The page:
Majority of UK children 'living below the breadline by 2015', says TUC

By agency reporter
March 15, 2013

Government welfare and tax changes, together with lower than forecast wage growth, will leave the majority of children in the UK living in families below the breadline by 2015, according to new Trades Union Congress (TUC) research published to coincide with its recent A Future For Families rally in central London

Tax and welfare reforms alone - both existing and future changes - will be responsible for nearly half a million more children living below the breadline, says the TUC.

'A Bleak Future For Families', a TUC report based on analysis by Howard Reed of Landman Economics, examines the current and future impact of various benefit and welfare changes, including Universal Credit, direct and indirect tax changes and real wage growth since 2010 on the incomes of different households and family types.

The research finds that the cumulative impact of government policies and slower than forecast wage growth over the course of this parliament will mean that 690,000 more children will be living below the minimum income standard - the level of income needed to achieve a minimum acceptable standard of living in the UK - by 2015.

Minimum income standards (MIS), widely accepted and established by the Joseph Rowntree Foundation in 2008, vary by family type. For example, the current MIS for a single pensioner is £12,623, rising to £23,992 for a single parent with two children and £24,643 for a couple with one child.

Tax and welfare changes, including tax credit cuts, the VAT rise and the increase in the personal allowance, will have the biggest net impact in terms of increasing the number of children whose families are struggling to make ends meet - pushing 460,000 more children below the breadline by 2015.

Slower than initially forecast wage growth over the course of this parliament pushes another 170,000 below the minimum income standard, while the pay freeze and cap for public sector workers will see 80,000 more children falling into hardship.

When all these changes are taken into account, Universal Credit - the government's flagship welfare scheme designed to tackle poverty and make work pay - will only lift 20,000 children above the MIS, says the research.

The research shows that an extra one million families will be living below the minimum income standard by 2015, compared to where they would have been under the policies and forecasts the government inherited in 2010. The majority (54.4 per cent) of children will be living below the MIS in two years time, says the TUC.

'A Bleak Future For Families' shows that nine in ten families will be worse off by 2015, with only the poorest ten per cent of households better off - and then only by 57p a week. A middle income household will be nearly £1,200 a year worse off by 2015 - a 6.6 per cent cut in their income - with the biggest single loss as a result of tax credit cuts (£505).

The research shows that while all bar the top ten per cent of households are net gainers as a result of changes to the personal allowance and the primary threshold for national insurance, all these gains are wiped out by the VAT rise in 2011. The poorest ten per cent of households gain just a penny a week from direct tax cuts but lose £3.38 through the VAT rise.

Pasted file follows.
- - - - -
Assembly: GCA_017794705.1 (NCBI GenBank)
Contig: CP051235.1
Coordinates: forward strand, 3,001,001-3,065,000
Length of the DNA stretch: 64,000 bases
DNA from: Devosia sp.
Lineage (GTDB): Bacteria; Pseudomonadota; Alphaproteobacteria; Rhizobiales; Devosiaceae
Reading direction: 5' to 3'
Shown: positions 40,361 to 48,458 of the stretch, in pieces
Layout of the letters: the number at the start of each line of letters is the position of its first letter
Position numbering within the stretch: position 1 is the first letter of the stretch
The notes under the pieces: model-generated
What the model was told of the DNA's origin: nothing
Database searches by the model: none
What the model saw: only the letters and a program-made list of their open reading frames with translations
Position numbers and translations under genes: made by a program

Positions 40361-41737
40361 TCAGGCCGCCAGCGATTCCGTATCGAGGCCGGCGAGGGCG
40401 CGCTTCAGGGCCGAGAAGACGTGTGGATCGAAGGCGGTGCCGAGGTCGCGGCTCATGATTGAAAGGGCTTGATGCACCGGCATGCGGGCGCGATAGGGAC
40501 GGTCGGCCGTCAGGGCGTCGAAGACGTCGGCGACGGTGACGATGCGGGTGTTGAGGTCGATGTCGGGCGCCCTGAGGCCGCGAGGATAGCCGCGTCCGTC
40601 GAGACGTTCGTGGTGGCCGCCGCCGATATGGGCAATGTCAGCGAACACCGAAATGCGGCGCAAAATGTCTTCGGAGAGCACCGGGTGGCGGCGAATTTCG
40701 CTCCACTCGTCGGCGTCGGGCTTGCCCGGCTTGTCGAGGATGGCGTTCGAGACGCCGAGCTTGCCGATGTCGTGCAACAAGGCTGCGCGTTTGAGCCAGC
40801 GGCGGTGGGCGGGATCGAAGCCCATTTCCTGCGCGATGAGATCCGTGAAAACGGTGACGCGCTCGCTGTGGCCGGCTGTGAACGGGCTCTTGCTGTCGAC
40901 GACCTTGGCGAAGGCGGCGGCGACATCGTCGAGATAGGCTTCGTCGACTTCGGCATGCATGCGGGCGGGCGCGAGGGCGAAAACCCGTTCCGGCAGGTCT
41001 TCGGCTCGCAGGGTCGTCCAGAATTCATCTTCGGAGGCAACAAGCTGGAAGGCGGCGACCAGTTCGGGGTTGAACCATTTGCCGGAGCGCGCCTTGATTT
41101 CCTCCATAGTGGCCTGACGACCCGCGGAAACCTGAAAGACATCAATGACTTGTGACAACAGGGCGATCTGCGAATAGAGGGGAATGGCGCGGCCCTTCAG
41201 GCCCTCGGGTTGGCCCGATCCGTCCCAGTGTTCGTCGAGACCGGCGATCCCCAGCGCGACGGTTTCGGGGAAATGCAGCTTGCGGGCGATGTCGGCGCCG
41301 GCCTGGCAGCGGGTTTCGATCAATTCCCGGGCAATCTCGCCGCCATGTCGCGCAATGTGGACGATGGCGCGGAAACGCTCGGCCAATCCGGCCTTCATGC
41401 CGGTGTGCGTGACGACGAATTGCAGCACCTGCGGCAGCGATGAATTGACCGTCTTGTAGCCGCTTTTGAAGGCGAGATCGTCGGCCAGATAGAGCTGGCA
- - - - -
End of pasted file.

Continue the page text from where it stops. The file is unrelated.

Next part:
While the government has justified welfare cuts by saying that they target those out of work, working families are also hit hard by government austerity policies, says the research. Working lone parents are set to lose the equivalent of 8.2 per cent of their total income - far more than the median household loss of 6.6 per cent - mainly as result of tax credit cuts.

Households in Wales (7.2 per cent) and Yorkshire and the Humber (6.9 per cent) will suffer the sharpest loss in incomes. This is partly due to the higher than average concentration of public sector workers in these regions, who are facing the biggest real terms cut in their wage packets.

The research came ahead of the TUC-organised rally in central London held on 13 March, in which various union leaders and campaigners urged the Chancellor to deliver a Budget that prioritises jobs, growth and families.

Speakers at the rally included the TUC General Secretary Frances O'Grady, Shelter Chief Executive Campbell Robb, Child Poverty Action Group Chief Executive Alison Garnham and Deputy Leader of the Labour Party Harriet Harman MP.

TUC General Secretary Frances O'Grady said: "Families are suffering the tightest squeeze in their living standards in nearly a century. On top of wages that do not keep up with prices, government policies are making life even more miserable for millions of low to middle-income families through tax increases and cuts in benefits and tax credits.

"By the 2015 election, the majority of children in Britain will be living below the breadline. For any civilised society, that should be shaming."

She concluded: "But while the Prime Minister says there is no alternative, the truth is that support is growing for a new approach. The Budget should start from recognising that what Britain faces is a growth, jobs and living standards crisis. Rather than targeting tax cuts at millionaires, cutting VAT would benefit everyone, and would help poorer households far more than raising the personal allowance."

* 'A Bleak Future For Families' is available at:

* An infographic illustrating the impact of austerity on median income households can be found at:


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